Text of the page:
The arrival of subsequent generations of tyrosine-kinase inhibitors (TKIs) has significantly broaden the EGFR-mutated lung cancer therapeutic landscape. Results from the FLAURA clinical trial have pushed osimertinib to the first-line treatment for patients with advanced-stage disease, showing outstanding control rates of intracranial metastases, considerably higher than those of the first and second-generation EGFR TKIs. A progressively better knowledge of short and long-term neurocognitive side effects of radiotherapy, as well as the lack of evidence about the benefit of its combination with TKIs, has opened a debate about its indication at diagnosis of intracranial disease, at least before the response to targeted therapy has been evaluated. However, there is a small percentage of primarily resistant cases to osimertinib, mainly due to histologic transformation, acquired EGFR mutations and off-target genetic resistances that lead to a scenery of poor clinical prognosis in which radiotherapy may have a higher relevance for the management of brain metastases. We offer a review of the current recommendations for the management of intracranial metastases in EGFR-mutated NSCLC and the resistance mechanisms to third-generation TKIs, following the report of an unusual clinical case with a rapid progression to osimertinib.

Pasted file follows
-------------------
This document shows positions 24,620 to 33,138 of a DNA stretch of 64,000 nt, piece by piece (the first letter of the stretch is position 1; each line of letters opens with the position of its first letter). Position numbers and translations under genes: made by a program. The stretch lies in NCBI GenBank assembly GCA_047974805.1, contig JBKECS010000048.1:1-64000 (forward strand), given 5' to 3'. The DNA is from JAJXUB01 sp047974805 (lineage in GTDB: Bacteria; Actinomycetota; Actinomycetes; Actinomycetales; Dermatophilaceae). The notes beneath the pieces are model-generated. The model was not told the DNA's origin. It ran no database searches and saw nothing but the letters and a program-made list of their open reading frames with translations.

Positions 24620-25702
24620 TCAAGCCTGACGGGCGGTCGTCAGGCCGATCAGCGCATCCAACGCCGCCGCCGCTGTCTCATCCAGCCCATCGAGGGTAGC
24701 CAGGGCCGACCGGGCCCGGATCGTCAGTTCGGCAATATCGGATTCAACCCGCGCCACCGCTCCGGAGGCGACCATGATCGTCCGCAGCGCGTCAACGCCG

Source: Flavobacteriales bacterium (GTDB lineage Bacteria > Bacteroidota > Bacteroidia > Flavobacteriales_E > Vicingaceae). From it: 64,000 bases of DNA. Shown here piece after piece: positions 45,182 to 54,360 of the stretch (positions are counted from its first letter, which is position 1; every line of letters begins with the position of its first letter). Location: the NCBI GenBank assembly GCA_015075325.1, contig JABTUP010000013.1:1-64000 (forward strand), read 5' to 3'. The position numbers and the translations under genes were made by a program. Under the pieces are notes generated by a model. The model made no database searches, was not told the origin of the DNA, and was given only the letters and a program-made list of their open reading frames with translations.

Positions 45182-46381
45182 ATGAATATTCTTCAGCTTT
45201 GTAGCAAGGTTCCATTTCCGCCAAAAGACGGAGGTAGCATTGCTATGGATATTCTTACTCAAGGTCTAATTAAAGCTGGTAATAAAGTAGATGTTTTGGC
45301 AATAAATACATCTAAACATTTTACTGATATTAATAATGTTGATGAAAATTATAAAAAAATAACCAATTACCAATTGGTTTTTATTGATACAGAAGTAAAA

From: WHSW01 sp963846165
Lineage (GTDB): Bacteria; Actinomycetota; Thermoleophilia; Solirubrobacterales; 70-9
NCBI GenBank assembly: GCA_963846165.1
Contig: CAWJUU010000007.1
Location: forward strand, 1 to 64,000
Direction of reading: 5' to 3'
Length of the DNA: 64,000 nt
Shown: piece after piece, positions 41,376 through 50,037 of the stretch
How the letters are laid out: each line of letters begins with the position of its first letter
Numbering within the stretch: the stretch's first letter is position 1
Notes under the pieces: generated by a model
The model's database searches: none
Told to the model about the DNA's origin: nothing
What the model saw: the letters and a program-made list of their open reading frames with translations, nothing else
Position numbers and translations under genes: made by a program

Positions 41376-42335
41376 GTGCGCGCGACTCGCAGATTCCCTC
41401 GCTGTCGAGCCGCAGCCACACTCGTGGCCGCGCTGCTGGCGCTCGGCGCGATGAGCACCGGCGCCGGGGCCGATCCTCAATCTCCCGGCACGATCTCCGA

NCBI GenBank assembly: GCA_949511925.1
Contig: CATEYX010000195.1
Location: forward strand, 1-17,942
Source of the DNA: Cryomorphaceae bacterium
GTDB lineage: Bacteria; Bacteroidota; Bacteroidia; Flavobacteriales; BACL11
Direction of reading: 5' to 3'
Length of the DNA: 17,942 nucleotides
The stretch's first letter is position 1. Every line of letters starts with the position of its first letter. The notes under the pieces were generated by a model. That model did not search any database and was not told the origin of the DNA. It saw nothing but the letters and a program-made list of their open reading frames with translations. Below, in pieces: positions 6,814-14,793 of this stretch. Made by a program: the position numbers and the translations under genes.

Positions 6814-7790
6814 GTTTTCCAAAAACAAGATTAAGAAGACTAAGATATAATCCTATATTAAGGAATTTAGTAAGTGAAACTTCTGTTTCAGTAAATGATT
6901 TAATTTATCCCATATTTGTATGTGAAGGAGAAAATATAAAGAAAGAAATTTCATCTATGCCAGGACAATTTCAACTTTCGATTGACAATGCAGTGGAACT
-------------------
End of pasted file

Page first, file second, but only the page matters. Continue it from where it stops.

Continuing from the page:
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http://dx.doi.org/10.1155/2021/5526809DOI Listing
http://www.ncbi.nlm.nih.gov/pmc/articles/PMC8272655PMC
July 2021

LungBEAM: A prospective multicenter study to monitor stage IV NSCLC patients with EGFR mutations using BEAMing technology.

Cancer Med 2021 Sep 23;10(17):5878-5888. Epub 2021 Jul 23.

Medical Oncology Department, Hospital Universitario Vall d'Hebron, Barcelona, Spain.

Objectives: The aim of LungBEAM was to determine the value of a novel epidermal growth factor receptor (EGFR) mutation test in blood based on BEAMing technology to predict disease progression in advanced non-small cell lung cancer (NSCLC) patients treated with first- or second-generation EGFR-tyrosine kinase inhibitors (EGFR-TKIs). Another goal was to monitor the dynamics of EGFR mutations, as well as to track EGFR exon 20 p.T790M (p.T790M) resistance during treatment, as critical indicators of therapeutic efficacy and patient survival.

Methods: Stage IV NSCLC patients with locally confirmed EGFR-TKI sensitizing mutations (ex19del and/or L858R) in biopsy tissue who were candidates to receive first- or second-generation EGFR-TKI as first-line therapy were included. Plasma samples were obtained at baseline and every 4 weeks during treatment until a progression-free survival (PFS) event or until study completion (72-week follow-up). The mutant allele fraction (MAF) was determined for each identified mutation using BEAMing.